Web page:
Etymology
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Words related to pharmacy

pH 
1909, from German PH, introduced by S.P.L. Sörensen, from P, for German Potenz "potency, power" + H, symbol for the hydrogen ion that determines acidity or alkalinity.
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venom (n.)
mid-13c., venim, venym, "poison secreted by some animals and transferred by biting," from Anglo-French and Old French venim, venin "poison; malice," from Vulgar Latin *venimen (source also of Italian veleno, Spanish veneno), from Latin venenum "poison," earlier (pre-classical) "drug, medical potion," also "charm, seduction," probably originally "love potion," from PIE *wenes-no-, from root *wen- (1) "to desire, strive for." Variously deformed in post-Latin languages, apparently by dissimilation. Modern spelling in English from late 14c. The meaning "bitter, virulent feeling or language" is first recorded c. 1300.
pharmaceutical (adj.)

"pertaining to pharmacy or the art of preparing drugs," 1640s (pharmaceutic in the same sense is from 1540s), from Late Latin pharmaceuticus "of drugs," from Greek pharmakeutikos, from pharmakeus "preparer of drugs, poisoner" (see pharmacy). Pharmaceuticals "medicinal drugs" is attested by 1881. Related: Pharmaceutically.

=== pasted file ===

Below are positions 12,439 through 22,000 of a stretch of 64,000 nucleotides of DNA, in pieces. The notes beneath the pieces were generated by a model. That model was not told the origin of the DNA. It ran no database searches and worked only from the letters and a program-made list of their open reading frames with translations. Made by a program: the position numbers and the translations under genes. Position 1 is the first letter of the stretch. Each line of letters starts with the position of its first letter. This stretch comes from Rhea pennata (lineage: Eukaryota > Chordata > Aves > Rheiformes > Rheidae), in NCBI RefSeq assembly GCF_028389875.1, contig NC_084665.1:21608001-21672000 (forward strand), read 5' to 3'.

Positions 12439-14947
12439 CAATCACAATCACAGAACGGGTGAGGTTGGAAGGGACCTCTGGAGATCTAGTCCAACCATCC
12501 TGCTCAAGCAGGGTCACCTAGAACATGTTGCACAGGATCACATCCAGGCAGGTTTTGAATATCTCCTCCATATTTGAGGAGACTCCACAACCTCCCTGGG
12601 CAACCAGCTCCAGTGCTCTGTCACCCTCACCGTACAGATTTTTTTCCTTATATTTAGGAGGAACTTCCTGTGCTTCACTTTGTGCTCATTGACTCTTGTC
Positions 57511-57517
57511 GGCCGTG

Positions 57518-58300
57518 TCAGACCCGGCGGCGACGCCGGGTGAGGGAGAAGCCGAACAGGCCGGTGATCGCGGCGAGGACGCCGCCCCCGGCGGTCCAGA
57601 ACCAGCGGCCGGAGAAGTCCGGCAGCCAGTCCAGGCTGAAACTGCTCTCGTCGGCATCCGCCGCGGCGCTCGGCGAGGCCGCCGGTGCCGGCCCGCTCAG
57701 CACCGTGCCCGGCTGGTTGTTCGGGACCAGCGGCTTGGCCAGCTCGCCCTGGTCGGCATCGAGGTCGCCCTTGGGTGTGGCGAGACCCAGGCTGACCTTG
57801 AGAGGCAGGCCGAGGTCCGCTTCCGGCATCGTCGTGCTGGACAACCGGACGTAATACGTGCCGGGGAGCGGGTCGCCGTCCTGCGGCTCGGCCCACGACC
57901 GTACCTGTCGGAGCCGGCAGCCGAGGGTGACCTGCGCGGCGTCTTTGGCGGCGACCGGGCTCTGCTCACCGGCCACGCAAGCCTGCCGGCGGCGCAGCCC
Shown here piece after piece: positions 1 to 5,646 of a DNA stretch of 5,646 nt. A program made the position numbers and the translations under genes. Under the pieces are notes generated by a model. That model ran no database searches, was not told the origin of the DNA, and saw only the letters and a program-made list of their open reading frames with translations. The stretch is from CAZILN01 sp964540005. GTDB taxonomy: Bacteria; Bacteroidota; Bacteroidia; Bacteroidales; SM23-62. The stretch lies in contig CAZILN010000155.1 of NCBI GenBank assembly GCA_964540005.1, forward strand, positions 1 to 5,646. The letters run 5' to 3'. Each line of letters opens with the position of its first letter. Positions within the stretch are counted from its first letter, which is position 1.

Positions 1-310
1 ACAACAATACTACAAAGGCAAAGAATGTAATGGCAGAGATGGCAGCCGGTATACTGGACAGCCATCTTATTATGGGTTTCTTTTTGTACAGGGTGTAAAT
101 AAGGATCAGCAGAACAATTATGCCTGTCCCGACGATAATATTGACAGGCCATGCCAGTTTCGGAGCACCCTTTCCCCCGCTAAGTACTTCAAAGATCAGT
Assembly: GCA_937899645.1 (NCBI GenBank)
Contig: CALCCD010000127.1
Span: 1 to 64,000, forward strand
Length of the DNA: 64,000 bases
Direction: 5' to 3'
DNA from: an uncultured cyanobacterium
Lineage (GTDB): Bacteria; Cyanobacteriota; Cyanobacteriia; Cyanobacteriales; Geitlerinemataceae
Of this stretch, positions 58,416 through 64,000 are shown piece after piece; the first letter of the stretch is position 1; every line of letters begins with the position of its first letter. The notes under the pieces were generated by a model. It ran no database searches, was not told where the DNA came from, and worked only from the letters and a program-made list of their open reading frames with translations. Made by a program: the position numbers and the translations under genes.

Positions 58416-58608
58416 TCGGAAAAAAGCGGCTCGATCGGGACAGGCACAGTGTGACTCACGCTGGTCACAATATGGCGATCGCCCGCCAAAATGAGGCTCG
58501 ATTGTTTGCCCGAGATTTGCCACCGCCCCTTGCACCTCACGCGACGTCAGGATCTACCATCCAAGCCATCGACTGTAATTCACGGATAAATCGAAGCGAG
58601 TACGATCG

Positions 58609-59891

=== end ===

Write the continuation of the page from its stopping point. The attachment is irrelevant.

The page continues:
pharmacist (n.)

"a druggist, apothecary, one skilled in pharmacy," 1811; see pharmacy + -ist. Replaced obsolete pharmacian (1720). Pharmaceutist in this sense is attested from 1785. The Latin word was pharmacopola, the Greek pharmakopoles.

pharmaco- 

word-forming element meaning "drug, medicine," also "poison," from Latinized form of Greek pharmakon "drug, poison" (see pharmacy).

pharmacology (n.)

"the sum of scientific knowledge concerning drugs," 1721, formed in Modern Latin (1680s) from pharmaco- (see pharmacy) + -logy. It includes pharmacy (the art of preparing drugs) and also pharmacodynamics (what is known concerning their action). Related: Pharmacological.

pharmacopeia (n.)
also pharmacopoeia, "official book listing drugs and containing directions for their preparation," 1620s, from medical Latin, from Greek pharmakopoiia "preparation of drugs," from pharmakon "drug" (see pharmacy) + poiein "to make" (see poet). First used as a book title by Anutius Foesius (1528-1595) of Basel. Related: Pharmacopeial.